The NFL Draft draws as much coverage as the games themselves. USA Today has an entire branch of their sports coverage network dedicated to it over at the Draft Wire. Draft analyst Luke Easterling (a must-follow on Twitter for any football fan) recently completed an extensive mock draft projecting selections through three rounds in 2017.
Easterling made some decisions that will probably be popular with New Orleans Saints fans. He picked up two defenders at positions of need and a hopeful successor to Drew Brees. Let’s further analyze his picks:
First Round - Jabrill Peppers, DB, Michigan
With the 6th overall pick, Easterling has pegged University of Michigan defensive back Jabrill Peppers as a fit for Dennis Allen’s scheme. Here’s what he had to say about the 6-foot-1, 208-pound dynamo:
The Saints need all kinds of help on defense, and in this scenario, one of the most dynamic talents in the entire draft falls right into their lap. Peppers can line up anywhere in the secondary and make big plays, and is an explosive return specialist. Regardless of where you play him, he’s going to find the ball and make good things happen when he gets there.
As Easterling says, Jabrill Peppers is a versatile defender who has played every position from weakside linebacker to free safety in his three years at Michigan. The 21-year-old currently leads the charge for the Wolverines defense with 27 solo tackles, tying the team-best mark with eight of them going for loss of yardage. He’s also bagged a pair of sacks.
But that’s not all. Jabrill Peppers has also worked as a return specialist for the Wolverines, returning 13 kickoffs at 28.9 yards a pop. He’s averaged 14 yards per attempt on 32 career punt returns. Those kind of numbers would be welcome on a special teams unit that has been content to send Jairus Byrd out for a fair catch more often than not.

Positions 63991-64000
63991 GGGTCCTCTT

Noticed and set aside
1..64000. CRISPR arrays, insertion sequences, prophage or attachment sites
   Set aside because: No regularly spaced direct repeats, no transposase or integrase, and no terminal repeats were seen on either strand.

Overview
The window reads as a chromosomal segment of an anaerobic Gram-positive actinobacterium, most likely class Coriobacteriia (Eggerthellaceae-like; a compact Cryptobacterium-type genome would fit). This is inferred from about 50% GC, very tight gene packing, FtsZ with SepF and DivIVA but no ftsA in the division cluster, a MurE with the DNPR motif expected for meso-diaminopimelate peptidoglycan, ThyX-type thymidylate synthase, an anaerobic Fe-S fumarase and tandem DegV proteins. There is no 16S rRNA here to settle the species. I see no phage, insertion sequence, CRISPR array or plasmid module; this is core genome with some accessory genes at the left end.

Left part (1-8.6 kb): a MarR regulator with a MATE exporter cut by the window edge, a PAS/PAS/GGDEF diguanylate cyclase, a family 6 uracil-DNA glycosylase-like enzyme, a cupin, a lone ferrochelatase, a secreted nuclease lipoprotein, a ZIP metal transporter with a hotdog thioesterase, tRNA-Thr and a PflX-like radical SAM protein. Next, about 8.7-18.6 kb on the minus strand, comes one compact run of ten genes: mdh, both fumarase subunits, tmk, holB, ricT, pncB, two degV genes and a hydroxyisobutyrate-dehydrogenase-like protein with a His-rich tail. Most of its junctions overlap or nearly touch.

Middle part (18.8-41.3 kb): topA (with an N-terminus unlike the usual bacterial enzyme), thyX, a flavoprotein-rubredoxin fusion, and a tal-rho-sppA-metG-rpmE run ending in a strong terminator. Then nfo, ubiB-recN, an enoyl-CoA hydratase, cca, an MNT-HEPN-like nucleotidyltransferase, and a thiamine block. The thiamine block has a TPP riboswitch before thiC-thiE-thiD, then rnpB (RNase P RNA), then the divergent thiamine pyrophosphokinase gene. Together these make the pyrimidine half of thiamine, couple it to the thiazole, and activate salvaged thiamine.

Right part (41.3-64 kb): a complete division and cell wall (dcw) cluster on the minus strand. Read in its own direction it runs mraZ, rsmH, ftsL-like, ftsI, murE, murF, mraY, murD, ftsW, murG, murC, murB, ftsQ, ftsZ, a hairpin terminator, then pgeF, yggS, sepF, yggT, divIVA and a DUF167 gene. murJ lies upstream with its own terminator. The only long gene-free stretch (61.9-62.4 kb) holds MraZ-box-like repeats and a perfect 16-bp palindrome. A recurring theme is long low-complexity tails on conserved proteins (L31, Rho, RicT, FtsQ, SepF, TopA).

This roundtable discussion by draft analysts here at SB Nation does a great job of laying out what Jabrill Peppers’ NFL projection may be from a couple of different perspectives.
Jabrill Peppers’ unique skills set has been likened to a high-octane version of Tyrann Mathieu. If you were to ask a Michigan fan who Peppers most reminds them of, don’t be shocked if they respond with Heisman Trophy-winner, former Ann Arbor superstar, and future Pro Football Hall of Fame inductee Charles Woodson.
I don’t know that the Saints are going to be drafting sixth overall, but Jabrill Peppers should absolutely be on their radar. With instability at cornerback, lack of athleticism at linebacker, and a hole at safety with or without Jairus Byrd, he would be a welcome addition to a defense in need of playmaking talent.
Second Round - Devonte Fields, DE, Louisville
With the 38th overall pick, Easterling projects Louisville edge rusher Devonte Fields to find a home in New Orleans.
Devonte Fields will enter the draft with a checkered past. He’s very similar to Noah Spence – one of the stars at last year’s Reese’s Senior Bowl in Mobile, Alabama. Both edge rushers were dismissed from their first college programs for rules violations, but Fields arguably brings concerns of a higher stake than failed drug tests.
Bleacher Report’s NFL Draft analyst Matt Miller, who has wide-ranging sources among the scouting community, had to say:
I was asked this week why Devonte Fields isn't moving up my board despite posting 12.5 sacks in 18 games at Louisville the last season-and-a-half. Here's the deal: Fields, who started his career at TCU, was kicked out of school for allegedly pointing a gun at his ex-girlfriend, threatening to shoot her and then punching her in the head.